Hunger Games: Catching Fire – Review – SPOILERS

Hunger GamesAs an excessive internet fiend, I’ve been involved with many communities on the internet, particularly (go check it out!). My involvement with this community brings many fandoms to my attention on a regular basis and anything that involves Jennifer Lawrence tends to be fairly popular. With the constant push of these groupies, I caved in and watched the first of this series, the night before we saw Catching Fire. Unfortunately, I was let down. I’m still adamant that the Hunger Games is just Battle Royale with cheese and less blood. I had high expectations of violence, excitement and characters that would grasp my interest. After my disappointment and being reassured that the second book in the series is far more action packed, I went in with hope. What I’ve failed to grasp is the tween audience and devout love for everything and everything related to it, but it could be worse, they could have been “Beliebers”…

Carrying on. With a lot of hope, I sat through the movie. Considering I haven’t read the books, I was a bit pissed with the cliffhanger ending but otherwise, it was alright. Very little has changed from the first film. a lot of shit is still going on, riots have put various districts under lock down and general discomfort feeds a waiting beast. The only thing that has really changed is the settings for “Peeta” and Katniss which lacks any of the suspected riches. A year has rolled on, comfortably living in their shabby mansions with little colour and all the aesthetics of a mental institute plucked from Batman’s Gotham city; suddenly joined by Tim Burton’s wet dream – Effie Trinket (Elizabeth Banks), garnered in vividly sickening colours with influence from Medieval England and a bin, she begins spluttering about some tour across the districts and all that jazz. As I couldn’t work out a name for this tour, lets call it the, “Look how rich I am because I won a game tour of 2013”. Funnily enough, Katniss was oblivious to the riots she caused with the salute mid-game and notices an impending trend which she begins to abuse. Noticing that it gets people killed, she backed up and did what she was told. Until, you guessed it, the Hunger Games. Each districts winners are called upon for the 75th anniversary slaughtering because grumpy old president doesn’t like being beaten. Once the big baby is satisfied, the games start but don’t end in your typical fashion. Yeah, so as a story, it’s pretty easy to deduct how big plot pieces unfolds with a few additional little surprises tucked away. Even if I had watched the previous movie on release day, I could have jumped into this movie without worrying to much about a complicated story line and forgetting everything that previously happened.

I’d like to pick on the visuals a little. I’m an ass for good CGI and FX from big budget movies but there is certainly occasions that I have to question what on earth they were thinking. At one point there  centre island and the water effect around it lost a lot of it’s focus and resolution and some of the rocks genuinely looked like set props from the Flintstones movie. I fully understand that the Hunger Games 3Hunger Games world is representing the deformities between the bourgeois and proletariat with the upper classes manipulation of those with little power but I feel it really misses the potential to really portray it after the whole Occupy movement, but I digress. On a positive note, the CGI for the baboons was far better than the ass-faced ‘dogs’ from the end of the previous movie. But then we get to a few of the deaths. If you’re going to walk about without a top, I would at least like to see some blood when you get shot in the chest with an arrow.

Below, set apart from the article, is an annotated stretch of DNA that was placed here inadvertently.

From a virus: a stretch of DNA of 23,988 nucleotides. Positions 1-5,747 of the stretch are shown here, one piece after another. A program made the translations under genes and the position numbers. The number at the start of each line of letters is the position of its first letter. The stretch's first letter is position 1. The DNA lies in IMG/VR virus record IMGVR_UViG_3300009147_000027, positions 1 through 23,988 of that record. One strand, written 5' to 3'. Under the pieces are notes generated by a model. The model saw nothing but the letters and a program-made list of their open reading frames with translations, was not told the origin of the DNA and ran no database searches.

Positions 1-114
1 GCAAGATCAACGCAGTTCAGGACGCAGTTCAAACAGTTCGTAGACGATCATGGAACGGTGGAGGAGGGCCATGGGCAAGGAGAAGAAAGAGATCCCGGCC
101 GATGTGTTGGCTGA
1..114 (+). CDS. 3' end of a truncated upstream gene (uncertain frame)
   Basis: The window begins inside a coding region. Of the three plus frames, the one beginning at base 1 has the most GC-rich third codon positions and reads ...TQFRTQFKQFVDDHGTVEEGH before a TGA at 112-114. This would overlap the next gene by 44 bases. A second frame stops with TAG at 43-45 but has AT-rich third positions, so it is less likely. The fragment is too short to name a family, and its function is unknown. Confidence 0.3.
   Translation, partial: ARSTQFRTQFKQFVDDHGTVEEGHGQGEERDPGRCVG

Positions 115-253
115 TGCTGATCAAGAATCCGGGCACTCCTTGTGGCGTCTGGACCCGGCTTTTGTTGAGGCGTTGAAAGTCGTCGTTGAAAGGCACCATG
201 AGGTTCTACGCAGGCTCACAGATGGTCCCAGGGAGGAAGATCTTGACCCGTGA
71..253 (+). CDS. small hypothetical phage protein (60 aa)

Being that Jennifer Lawrence won an Oscar for her performance in Silver Linings Playbook, It’s a common belief that they could continue this streak through their other projects. Occasionally, it felt as if she was really struggling to push Katniss. It’s hard to get much when he doesn’t play much of a role in the actual fighthing too. When Katniss has to act joyfully and blissful, she can do that but it’s nothing we don’t expect from a person that is a very much the same. It’s when she has to portray despair, fear and the really raw emotion. Perhaps not Michael Fassbender’s breakdown in The Counsellor with snot smearing his face like a Jackson Pollock painting, but a medium. This issue probably falls on the script and poor directing for not really exploring her to give J.Law some form of platform. Peter, or the incompetent way of spelling it – ‘Peeta’ (Josh Hutcherson) is a fairly standard role. With very little context to him, he’s once again left out by a weak script that makes him look like a giant pussy. The rest are fairly standard, Liam Hemsworth decided he’d tag along and take a bit more time on screen but then just blends back into the ether for the rest of the film. Philip Sermour Hoffman is probably the strongest of the cast, he powers through the lines and enjoys to play a game like a cunning fox, throwing you from pillar to post wondering what he’d do next and redeem himself for playing both sides of the fence.

With all of it’s flaws, the film is better than it’s predecessor. Not massively but a little better. Created for teens, I may just be an old git. The overall will probably be a 7/10. The script is weak and reflects on everyone. Without the aggression, you never feel the rush of excitement that is a foundation for anything action. A few of the FX were weak and I just longed for more from a production of it’s size.

Sorry for the chaotic review. I’ve been procrastinating all week and it’s a bit of a mess so I could get a review up for Saving Mr Banks tomorrow!

Hunger Games 2

Posted on 28/11/2013, in Film & TV, Reviews and tagged , , , , , , , , , , , , , , , , , . Bookmark the permalink. Leave a comment.

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